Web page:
A market-weighted index of the 100 biggest companies by market capitalisation listed on the London Stock Exchange. It is often referred to as “The Footsie”. The index began on 3 January 1984 with a base level of 1000; the highest value reached to date is 6950.6, on 30 December 1999. The index is “weighted” by how the movements of each of the 100 constituents affect the index, so larger companies make more of a difference to the index than smaller ones. To ensure it is a true and accurate representation of the most highly capitalised companies in the UK, just like football’s Premier League, every three months the FTSE 100 “relegates” the bottom three companies in the 100 whose market capitalisation has fallen and “promotes” to the index the three companies whose market capitalisation has grown sufficiently to warrant inclusion. Around 80% of the companies listed on the London Stock Exchange are included in the FTSE 100.
Capital gains tax
If you buy an asset – shares, a second home, arts and antiques – and then sell it at a later date and make a profit, that profit could be subject to CGT. You don’t pay CGT on selling your main home (which is why MPs “flipped” theirs so regularly) or any securities sheltered in an ISA. Individuals get an annual CGT allowance (£10,600 in 2010/2011) but if you have substantial assets it’s worth paying an accountant to sort it for you.
If you own shares in a company, you’re entitled to a slice of the profits and these are paid as dividends on top of any capital growth in the shares’ value. The amount of the dividend is down to the board of directors (who can decide not to pay a dividend and reinvest any profits in the company) and they will be paid twice yearly (announced at the AGM and six months later as an interim). Dividends are always declared as a sum of money rather than a percentage of the share’s price. Although dividends automatically receive a 10% tax credit from HM Revenue & Customs (HMRC), which takes the company having already paid corporation tax on its profits into account. Dividends are classed as income and, as such, are liable for personal taxation and so shareholders have to declare them to HMRC.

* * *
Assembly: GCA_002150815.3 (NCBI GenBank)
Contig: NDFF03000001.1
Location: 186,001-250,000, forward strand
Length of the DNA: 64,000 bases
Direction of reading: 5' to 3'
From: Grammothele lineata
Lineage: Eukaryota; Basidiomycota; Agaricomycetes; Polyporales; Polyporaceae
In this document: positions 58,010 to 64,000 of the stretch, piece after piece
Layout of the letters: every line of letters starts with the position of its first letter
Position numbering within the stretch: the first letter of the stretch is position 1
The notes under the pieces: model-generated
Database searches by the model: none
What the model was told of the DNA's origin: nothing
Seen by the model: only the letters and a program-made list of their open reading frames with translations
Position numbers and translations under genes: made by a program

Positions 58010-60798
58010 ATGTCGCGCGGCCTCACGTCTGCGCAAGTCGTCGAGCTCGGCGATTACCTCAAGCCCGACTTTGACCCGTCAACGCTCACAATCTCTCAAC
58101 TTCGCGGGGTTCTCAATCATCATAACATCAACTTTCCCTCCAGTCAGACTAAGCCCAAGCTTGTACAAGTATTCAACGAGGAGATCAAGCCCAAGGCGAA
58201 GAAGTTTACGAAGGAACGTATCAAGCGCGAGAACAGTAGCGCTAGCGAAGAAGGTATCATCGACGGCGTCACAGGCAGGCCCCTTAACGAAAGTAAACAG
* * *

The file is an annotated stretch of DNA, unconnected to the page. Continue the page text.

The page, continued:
This is a mutual organisation owned by its members and not by shareholders. These societies offer a range of financial services but have historically concentrated on taking deposits from savers and lending the money to borrowers as mortgages, hence the name. In the mid-1990s many societies “demutualised” and became banks. One academic study (Heffernan, 2003) found demutualised societies’ pricing on deposits and mortgages was more favourable to shareholders than to customers, with the remaining mutual building societies offering consistently better rates. In 1900, there were 2,286 building societies in the UK; in 2011, there are just 51.